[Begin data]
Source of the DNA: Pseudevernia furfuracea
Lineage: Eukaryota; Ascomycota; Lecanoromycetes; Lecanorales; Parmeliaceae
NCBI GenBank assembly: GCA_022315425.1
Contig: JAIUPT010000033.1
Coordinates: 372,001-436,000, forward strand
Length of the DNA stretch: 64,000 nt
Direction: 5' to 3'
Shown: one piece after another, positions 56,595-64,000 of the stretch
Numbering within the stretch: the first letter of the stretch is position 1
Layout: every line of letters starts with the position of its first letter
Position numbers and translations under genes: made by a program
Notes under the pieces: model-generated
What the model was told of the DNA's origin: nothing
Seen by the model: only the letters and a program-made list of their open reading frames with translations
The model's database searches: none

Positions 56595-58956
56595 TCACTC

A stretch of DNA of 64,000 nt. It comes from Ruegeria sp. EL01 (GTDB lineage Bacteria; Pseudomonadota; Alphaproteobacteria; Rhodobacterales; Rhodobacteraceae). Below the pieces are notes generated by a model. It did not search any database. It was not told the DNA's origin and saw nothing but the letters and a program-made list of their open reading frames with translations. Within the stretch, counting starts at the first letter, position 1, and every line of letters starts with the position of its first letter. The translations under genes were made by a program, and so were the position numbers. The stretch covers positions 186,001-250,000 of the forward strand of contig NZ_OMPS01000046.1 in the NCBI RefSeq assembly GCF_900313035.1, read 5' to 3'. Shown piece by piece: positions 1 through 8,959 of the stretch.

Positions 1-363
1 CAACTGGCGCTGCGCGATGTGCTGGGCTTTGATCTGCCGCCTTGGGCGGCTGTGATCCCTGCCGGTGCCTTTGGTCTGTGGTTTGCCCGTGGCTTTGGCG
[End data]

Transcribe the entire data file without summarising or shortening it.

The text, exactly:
Source of the DNA: Pseudevernia furfuracea
Lineage: Eukaryota; Ascomycota; Lecanoromycetes; Lecanorales; Parmeliaceae
NCBI GenBank assembly: GCA_022315425.1
Contig: JAIUPT010000033.1
Coordinates: 372,001-436,000, forward strand
Length of the DNA stretch: 64,000 nt
Direction: 5' to 3'
Shown: one piece after another, positions 56,595-64,000 of the stretch
Numbering within the stretch: the first letter of the stretch is position 1
Layout: every line of letters starts with the position of its first letter
Position numbers and translations under genes: made by a program
Notes under the pieces: model-generated
What the model was told of the DNA's origin: nothing
Seen by the model: only the letters and a program-made list of their open reading frames with translations
The model's database searches: none

Positions 56595-58956
56595 TCACTC

A stretch of DNA of 64,000 nt. It comes from Ruegeria sp. EL01 (GTDB lineage Bacteria; Pseudomonadota; Alphaproteobacteria; Rhodobacterales; Rhodobacteraceae). Below the pieces are notes generated by a model. It did not search any database. It was not told the DNA's origin and saw nothing but the letters and a program-made list of their open reading frames with translations. Within the stretch, counting starts at the first letter, position 1, and every line of letters starts with the position of its first letter. The translations under genes were made by a program, and so were the position numbers. The stretch covers positions 186,001-250,000 of the forward strand of contig NZ_OMPS01000046.1 in the NCBI RefSeq assembly GCF_900313035.1, read 5' to 3'. Shown piece by piece: positions 1 through 8,959 of the stretch.

Positions 1-363
1 CAACTGGCGCTGCGCGATGTGCTGGGCTTTGATCTGCCGCCTTGGGCGGCTGTGATCCCTGCCGGTGCCTTTGGTCTGTGGTTTGCCCGTGGCTTTGGCG